A former Amazon Web Services employee has been charged with one count of computer fraud and abuse for hacking into the personal data of 100 million applications of the financial services firm Capital One. The suspect, 33 year-old Seattle-based software engineer Paige Thompson, broke into a Capital One server and accessed one hundred and forty thousand Social Security numbers, one million Canadian insurance numbers and eighty thousand bank account numbers. Thompson was able to gain access through Amazon’s cloud data hosting service which Capital One was using. According to the court filing, got into the server by exploiting a misconfigured web application firewall.
Capital One wrote about the extent of the data accessed saying, “The largest category of information accessed was information on consumers and small businesses as of the time they applied for one of our credit card products from 2005 through early 2019. This information included personal information Capital One routinely collects at the time it receives credit card applications, including names, addresses, zip codes/postal codes, phone numbers, email addresses, dates of birth, and self-reported income.”
According to Capital One, “Importantly, no credit card account numbers or log-in credentials were compromised and over 99 percent of Social Security numbers were not compromised.” Capital One CEO, Richard Fairbank said in a statement, “While I am grateful that the perpetrator has been caught, I am deeply sorry for what has happened, I sincerely apologize for the understandable worry this incident must be causing those affected and I am committed to making it right.”
Thompson was arrested on Monday, and many details are being revealed about who she is and why she is suspected of the crime. On Meetup, a website for hosting group gatherings, she organized a group called Seattle Warez Kiddies, described as a group for, “anybody with an appreciation for distributed systems, programming, hacking, cracking,” however the group has been taken down from the site. The New York Times wrote that, “The F.B.I. noticed her activity on Meetup and used it to trace her other online activities, eventually linking her to posts describing the data theft on Twitter and the Slack messaging service.”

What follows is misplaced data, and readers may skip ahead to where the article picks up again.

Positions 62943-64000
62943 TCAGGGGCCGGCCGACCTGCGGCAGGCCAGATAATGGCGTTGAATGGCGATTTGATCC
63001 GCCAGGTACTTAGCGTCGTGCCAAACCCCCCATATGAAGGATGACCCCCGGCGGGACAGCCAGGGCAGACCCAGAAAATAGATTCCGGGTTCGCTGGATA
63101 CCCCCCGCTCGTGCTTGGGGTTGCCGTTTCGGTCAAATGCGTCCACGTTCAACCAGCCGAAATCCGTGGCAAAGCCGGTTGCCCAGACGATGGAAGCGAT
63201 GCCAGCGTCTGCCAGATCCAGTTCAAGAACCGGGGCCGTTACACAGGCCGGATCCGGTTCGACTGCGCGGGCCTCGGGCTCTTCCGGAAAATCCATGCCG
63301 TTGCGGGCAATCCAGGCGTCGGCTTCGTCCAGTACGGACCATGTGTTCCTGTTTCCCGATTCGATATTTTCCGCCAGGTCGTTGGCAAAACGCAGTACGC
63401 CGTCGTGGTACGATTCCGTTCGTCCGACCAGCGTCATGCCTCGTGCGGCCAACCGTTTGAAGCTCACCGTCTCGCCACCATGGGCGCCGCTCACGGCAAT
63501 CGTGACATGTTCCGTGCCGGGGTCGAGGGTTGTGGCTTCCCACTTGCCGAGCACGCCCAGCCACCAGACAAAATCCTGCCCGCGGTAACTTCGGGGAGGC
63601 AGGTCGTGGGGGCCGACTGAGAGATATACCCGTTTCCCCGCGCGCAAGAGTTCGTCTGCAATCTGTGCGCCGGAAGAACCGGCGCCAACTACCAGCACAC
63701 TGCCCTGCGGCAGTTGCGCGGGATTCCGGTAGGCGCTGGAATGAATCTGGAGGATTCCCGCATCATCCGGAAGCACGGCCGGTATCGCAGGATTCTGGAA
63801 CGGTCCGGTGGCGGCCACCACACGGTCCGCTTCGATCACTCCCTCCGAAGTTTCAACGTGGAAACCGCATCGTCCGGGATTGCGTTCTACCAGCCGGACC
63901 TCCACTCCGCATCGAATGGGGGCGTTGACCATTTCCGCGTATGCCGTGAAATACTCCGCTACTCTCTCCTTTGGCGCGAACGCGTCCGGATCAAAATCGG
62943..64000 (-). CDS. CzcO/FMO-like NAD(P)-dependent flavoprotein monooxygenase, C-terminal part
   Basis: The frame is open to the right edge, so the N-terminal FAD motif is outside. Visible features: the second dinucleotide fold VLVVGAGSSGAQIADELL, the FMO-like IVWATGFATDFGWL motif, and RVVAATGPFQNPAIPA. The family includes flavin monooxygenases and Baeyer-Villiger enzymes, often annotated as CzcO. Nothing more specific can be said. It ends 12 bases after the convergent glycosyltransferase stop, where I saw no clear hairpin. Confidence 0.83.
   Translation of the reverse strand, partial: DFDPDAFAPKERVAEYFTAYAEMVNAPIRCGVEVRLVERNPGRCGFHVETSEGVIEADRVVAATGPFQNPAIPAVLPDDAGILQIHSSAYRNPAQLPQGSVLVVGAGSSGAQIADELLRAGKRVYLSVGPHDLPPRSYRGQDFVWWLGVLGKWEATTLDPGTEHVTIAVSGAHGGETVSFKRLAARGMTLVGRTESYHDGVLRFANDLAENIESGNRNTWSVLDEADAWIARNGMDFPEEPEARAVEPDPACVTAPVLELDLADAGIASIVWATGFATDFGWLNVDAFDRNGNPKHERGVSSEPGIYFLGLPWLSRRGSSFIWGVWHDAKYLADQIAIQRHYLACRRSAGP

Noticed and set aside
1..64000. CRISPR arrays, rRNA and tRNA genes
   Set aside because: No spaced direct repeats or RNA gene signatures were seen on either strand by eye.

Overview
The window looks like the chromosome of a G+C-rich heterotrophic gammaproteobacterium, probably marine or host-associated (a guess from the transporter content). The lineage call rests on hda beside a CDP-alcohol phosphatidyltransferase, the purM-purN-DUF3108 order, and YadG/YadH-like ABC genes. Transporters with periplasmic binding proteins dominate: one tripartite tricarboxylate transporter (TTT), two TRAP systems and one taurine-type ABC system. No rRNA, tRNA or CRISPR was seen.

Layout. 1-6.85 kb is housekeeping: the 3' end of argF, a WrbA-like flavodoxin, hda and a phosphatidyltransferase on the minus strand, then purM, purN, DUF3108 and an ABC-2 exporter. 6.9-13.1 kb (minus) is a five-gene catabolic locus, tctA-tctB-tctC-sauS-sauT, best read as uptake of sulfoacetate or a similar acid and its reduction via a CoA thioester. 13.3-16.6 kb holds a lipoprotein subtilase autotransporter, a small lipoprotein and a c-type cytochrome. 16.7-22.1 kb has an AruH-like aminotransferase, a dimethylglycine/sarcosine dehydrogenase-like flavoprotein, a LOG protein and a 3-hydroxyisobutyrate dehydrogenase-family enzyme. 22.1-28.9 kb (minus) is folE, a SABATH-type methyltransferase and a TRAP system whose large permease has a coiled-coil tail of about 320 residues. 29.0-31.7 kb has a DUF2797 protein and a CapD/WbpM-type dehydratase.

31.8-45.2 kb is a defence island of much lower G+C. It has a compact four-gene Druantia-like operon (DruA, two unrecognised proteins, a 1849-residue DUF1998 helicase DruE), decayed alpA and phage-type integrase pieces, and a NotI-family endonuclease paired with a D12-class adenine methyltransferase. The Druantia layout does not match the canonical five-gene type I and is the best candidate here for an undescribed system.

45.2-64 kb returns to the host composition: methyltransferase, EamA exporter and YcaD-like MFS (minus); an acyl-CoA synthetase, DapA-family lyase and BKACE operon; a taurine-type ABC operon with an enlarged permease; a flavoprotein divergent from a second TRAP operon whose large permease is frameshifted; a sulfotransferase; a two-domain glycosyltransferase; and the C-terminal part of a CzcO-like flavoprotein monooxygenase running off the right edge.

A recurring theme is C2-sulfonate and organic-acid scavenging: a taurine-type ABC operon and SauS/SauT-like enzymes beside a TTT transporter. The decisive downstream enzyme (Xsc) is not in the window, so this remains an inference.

Thompson went by the name “erratic” online and often posted information about herself. The New York Times found that, “She commented often on programming chatter, fretted about her dating life and mourned the euthanasia of her cat, Millie. Millie’s death, she wrote, was “one of the most painful and emotionally overwhelming experiences I’ve had in my life.”
But Ms. Thompson also spoke darkly about her mental health, writing on July 5 that she intended to check herself into a facility for treatment. “I have a whole list of things that will ensure my involuntary confinement from the world,” she wrote. “The kind that they can’t ignore or brush off onto the crisis clinic. I’m never coming back.”
The FBI was able to link her to the crime by following the posts she made on online, in one case even mentioning Capital One saying, “I’ve basically strapped myself with a bomb vest,” Ms. Thompson wrote in a Slack post, “dropping Capital One’s dox and admitting it.”
Thompson’s hearing is on Thursday and will remain in Federal custody until then.